TOTTING UP THE COST
minister of finance.
With the exception of banking activities regulated under the Financial Advisory and Intermediary Services Act, banks have never been regulated in the greater sense from a conduct points of view. What this implies is that the FSCA will need to bolster its ranks with regulators who have a deep understanding of the banking sector.
The past few years have seen immense changes in the regulations relating to capital holding for banks. This is a direct consequence of the 2008 financial crisis and the realisation that financial firms were insufficiently capitalised to withstand a serious “tail risk” type crisis. On January 1 2013 SA implemented amended regulations which, in line with the Basel 3 framework, essentially address both bank-specific and broader, systemic risks by:
Raising the quality of capital, with a focus on common equity and the quantity of capital to ensure banks are better able to absorb losses;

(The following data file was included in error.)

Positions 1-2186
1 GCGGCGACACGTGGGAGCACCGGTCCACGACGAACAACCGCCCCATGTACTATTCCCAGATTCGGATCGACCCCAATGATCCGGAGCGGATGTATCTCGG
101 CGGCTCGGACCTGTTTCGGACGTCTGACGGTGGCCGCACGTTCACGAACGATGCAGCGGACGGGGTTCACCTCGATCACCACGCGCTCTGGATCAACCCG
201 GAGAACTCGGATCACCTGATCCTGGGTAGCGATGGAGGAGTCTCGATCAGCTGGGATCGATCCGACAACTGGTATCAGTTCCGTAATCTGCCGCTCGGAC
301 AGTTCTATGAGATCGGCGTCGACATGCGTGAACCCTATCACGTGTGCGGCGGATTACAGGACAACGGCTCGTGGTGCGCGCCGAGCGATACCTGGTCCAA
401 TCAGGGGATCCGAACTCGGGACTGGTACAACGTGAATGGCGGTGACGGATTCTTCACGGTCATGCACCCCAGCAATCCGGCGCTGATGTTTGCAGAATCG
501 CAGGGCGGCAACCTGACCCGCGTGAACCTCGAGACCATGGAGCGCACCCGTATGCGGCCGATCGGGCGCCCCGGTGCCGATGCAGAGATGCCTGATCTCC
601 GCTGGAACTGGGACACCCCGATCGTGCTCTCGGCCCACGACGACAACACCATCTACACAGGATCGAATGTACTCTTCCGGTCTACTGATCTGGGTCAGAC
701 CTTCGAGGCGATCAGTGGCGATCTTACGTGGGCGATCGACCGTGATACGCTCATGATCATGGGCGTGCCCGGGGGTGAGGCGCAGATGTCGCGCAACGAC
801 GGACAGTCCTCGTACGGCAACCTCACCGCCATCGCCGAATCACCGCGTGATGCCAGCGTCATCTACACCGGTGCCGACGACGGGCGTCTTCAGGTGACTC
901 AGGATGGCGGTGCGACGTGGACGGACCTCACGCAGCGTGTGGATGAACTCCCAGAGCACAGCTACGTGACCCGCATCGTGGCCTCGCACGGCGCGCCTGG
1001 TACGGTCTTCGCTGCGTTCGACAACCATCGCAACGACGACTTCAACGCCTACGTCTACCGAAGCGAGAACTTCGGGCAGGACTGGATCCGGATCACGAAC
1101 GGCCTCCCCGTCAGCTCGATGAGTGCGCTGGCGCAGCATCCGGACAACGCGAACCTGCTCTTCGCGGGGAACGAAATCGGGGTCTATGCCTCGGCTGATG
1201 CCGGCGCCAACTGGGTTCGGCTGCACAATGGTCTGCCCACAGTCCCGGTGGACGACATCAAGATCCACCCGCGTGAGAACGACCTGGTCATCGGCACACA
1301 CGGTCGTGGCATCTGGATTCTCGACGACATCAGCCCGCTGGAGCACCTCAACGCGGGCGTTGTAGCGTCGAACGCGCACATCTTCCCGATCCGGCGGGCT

Enhancing the risk coverage of the regulatory framework, including exposures related to counterparty credit risk;
Introducing capital buffers which should be built up in prosperous times so that they can be drawn down during periods of stress;
Introducing a leverage ratio to serve as a backstop to the risk-based capital requirement and to prevent the build-up of excessive leverage in the financial system;
Raising standards for supervision and risk management (Pillar 2) and public disclosures (Pillar 3);
Introducing the monitoring of proposed minimum liquidity standards to improve banks’ resilience to acute short-term stress and to improve longer-term funding; and
Introducing additional capital buffers for the most systemically important institutions to address the issue of such institutions being “too big to fail”.
According to the central bank the implementation period for several of the Basel 3 requirements includes transitional arrangements which will be phased in until January 1 2019. The transitional arrangements are aimed at giving banks time to meet the higher standards while still supporting lending to the economy.
Other measures being taken by central banks include the requirements for financial firms to produce
Regulators are getting sharper teeth and the risk for banks failing to comply can be more than just a financial loss